World Citizenship: A Global Ethic for Sustainable Development


World Citizenship: A Global Ethic for Sustainable Development

A statement by the Baha'i­ International Community to the 4th Pacific Islands Leaders Conference, based on a concept paper by the same name presented to the 1st session of the United Nations Commission on Sustainable Development, 14 June 1993

Nui, Tahiti—24 June 1993

The Baha'i­ International Community is greatly honored to be invited to address the 4th Pacific Islands Leaders Conference and to share our views on the promotion of sustainable development in the Pacific Islands region.

The adoption at the Earth Summit of Agenda 21, as a global action plan for sustainable development, was an historic achievement and a critical first step toward a coordinated strategy for sustainable development. The creation shortly thereafter of the United Nations Commission on Sustainable Development has provided a forum for monitoring efforts to implement that strategy. Now the hard work begins: translating global plans into national and local policies and lines of action that will ultimately change the way people live their lives - here in the Pacific Islands and throughout the world. The challenge of sustainable development is to inspire in people the willingness to think and act differently - the desire to become responsible citizens of an interdependent world.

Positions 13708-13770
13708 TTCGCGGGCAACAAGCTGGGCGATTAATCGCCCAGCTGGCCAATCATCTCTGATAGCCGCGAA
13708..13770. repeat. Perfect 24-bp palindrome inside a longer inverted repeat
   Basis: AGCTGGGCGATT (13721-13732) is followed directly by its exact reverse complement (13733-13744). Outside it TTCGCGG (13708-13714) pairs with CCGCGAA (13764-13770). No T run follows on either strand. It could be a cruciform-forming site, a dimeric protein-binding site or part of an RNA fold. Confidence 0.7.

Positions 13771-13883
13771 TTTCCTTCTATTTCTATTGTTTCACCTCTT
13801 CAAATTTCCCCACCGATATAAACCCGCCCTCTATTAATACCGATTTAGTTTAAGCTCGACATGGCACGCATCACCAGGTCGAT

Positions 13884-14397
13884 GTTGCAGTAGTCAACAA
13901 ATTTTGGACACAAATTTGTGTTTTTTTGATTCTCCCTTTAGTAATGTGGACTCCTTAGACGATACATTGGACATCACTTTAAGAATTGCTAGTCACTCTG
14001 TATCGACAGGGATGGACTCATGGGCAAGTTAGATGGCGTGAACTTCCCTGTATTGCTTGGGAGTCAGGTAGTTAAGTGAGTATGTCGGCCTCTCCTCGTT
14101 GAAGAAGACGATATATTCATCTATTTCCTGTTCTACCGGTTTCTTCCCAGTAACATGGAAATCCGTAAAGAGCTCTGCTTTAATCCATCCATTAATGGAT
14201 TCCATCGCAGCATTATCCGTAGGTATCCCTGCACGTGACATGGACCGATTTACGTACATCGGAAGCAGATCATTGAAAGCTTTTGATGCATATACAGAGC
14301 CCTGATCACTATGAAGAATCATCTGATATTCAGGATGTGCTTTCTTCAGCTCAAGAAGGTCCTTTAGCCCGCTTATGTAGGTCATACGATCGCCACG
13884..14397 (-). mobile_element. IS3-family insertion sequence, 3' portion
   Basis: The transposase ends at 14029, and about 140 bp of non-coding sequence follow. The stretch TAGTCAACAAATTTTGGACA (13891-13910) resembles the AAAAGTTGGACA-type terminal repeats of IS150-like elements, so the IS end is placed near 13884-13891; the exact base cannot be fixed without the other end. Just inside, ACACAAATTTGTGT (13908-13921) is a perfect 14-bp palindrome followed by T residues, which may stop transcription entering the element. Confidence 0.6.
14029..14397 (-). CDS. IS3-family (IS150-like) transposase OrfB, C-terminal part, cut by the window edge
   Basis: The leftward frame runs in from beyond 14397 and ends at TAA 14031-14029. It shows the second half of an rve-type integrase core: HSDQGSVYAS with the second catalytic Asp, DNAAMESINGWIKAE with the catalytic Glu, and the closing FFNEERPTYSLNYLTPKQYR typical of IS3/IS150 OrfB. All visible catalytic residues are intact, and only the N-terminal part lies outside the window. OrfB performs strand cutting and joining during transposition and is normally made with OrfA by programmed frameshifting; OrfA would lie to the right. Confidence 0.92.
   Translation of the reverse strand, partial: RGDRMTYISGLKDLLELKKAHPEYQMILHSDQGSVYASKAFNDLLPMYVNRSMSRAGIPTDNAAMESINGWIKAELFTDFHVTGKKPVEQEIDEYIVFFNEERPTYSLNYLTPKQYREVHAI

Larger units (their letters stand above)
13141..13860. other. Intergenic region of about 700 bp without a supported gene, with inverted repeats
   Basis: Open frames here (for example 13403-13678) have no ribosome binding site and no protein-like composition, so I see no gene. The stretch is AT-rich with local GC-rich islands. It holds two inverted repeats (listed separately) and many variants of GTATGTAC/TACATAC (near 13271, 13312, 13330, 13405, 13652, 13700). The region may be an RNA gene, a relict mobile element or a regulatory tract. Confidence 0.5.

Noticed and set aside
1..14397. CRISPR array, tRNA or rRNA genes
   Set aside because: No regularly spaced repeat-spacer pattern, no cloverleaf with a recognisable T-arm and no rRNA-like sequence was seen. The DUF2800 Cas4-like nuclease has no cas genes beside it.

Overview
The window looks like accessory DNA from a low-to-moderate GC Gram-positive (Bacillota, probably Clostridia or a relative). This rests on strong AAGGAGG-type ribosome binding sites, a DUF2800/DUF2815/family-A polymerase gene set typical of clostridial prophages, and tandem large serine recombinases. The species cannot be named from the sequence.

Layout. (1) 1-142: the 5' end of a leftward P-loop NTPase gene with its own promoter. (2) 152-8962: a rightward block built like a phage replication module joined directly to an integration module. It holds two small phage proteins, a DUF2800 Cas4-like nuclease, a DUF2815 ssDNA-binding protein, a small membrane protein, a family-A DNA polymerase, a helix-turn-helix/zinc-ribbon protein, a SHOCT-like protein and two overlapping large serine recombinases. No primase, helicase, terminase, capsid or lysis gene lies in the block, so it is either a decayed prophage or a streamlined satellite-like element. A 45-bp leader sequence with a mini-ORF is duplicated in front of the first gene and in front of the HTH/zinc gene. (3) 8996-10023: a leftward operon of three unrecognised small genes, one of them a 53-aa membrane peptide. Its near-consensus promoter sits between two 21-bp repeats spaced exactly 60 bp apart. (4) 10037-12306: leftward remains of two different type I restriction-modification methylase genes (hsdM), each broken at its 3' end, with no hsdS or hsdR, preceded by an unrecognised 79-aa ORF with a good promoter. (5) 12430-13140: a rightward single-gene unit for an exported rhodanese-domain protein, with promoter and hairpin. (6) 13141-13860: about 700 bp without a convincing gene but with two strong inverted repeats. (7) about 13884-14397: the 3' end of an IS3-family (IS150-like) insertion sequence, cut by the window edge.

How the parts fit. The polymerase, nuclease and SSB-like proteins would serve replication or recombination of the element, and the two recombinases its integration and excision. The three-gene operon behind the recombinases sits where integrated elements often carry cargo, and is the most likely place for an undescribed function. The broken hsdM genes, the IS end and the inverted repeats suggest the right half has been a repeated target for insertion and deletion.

The Baha'i­ International Community would like to propose to this gathering - as it did to the recent first session of the Commission on Sustainable Development - that world citizenship be adopted as the ethical foundation for sustainable development. We further suggest that, in order to inspire people to champion sustainable development, world citizenship be enthusiastically promoted through the education programs and public awareness campaigns called for in Agenda 21.

The greatest challenge facing the world community as it mobilizes to implement Agenda 21 is to release the enormous financial, technical, human and moral resources required for sustainable development. These resources, we are convinced, will be freed up only as the peoples of the world develop a profound sense of responsibility for the fate of the planet and for the well-being of the entire human family.

This sense of responsibility flows naturally from the recognition of the oneness of humanity and is best sustained by a unifying vision of a peaceful, prosperous world society. Without such a global ethic and a world-embracing vision, people will be unable to become active, constructive participants in the world-wide process of sustainable development. While Agenda 21 provides an indispensable framework of scientific knowledge and technical know-how for the implementation of sustainable development, it does not inspire personal commitment to a global ethic. This is not to say that ethics and values were ignored during the Earth Summit process. The call for unifying values was heard throughout this process from Heads of State to UN officials to NGO representatives and individual citizens. In particular, the concepts of "our common humanity," "world citizenship" and "unity in diversity" were invoked to serve as the ethical undergirding for Agenda 21 and the Rio Declaration.

The world community has, thus, already come to a basic accord on the need for a global ethic to drive sustainable development, but such an ethic has yet to be articulated and officially agreed upon. We suggest, therefore, that the term world citizenship be adopted to encompass the constellation of principles, values, attitudes and behaviors that the peoples of the world must embrace if sustainable development is to be realized.